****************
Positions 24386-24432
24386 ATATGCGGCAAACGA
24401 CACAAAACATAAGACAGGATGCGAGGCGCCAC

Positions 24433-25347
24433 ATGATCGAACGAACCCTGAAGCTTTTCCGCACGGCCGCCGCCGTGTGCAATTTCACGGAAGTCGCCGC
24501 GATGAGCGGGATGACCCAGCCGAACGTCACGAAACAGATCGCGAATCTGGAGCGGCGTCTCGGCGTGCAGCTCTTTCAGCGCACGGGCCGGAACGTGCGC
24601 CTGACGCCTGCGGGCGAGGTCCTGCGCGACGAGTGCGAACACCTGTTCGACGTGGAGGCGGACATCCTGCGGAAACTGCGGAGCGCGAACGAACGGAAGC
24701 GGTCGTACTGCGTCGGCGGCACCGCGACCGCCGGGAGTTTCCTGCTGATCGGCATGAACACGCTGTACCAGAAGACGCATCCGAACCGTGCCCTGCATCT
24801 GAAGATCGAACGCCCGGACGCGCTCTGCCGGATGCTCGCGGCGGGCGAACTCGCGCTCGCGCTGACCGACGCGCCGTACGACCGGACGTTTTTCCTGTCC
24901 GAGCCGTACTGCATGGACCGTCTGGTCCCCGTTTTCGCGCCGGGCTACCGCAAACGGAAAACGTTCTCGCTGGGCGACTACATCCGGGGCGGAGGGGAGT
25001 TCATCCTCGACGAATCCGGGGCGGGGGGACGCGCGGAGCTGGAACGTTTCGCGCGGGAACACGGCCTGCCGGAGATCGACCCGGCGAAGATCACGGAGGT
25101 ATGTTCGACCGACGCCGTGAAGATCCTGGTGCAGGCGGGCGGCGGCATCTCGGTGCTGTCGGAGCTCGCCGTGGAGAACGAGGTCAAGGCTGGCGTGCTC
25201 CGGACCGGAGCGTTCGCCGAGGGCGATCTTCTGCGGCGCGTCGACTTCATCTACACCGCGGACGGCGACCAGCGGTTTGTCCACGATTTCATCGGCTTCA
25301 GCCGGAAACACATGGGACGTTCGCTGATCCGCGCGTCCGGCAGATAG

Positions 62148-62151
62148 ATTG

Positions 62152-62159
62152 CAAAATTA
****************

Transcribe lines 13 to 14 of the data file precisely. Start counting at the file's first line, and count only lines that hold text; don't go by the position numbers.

25201 CGGACCGGAGCGTTCGCCGAGGGCGATCTTCTGCGGCGCGTCGACTTCATCTACACCGCGGACGGCGACCAGCGGTTTGTCCACGATTTCATCGGCTTCA
25301 GCCGGAAACACATGGGACGTTCGCTGATCCGCGCGTCCGGCAGATAG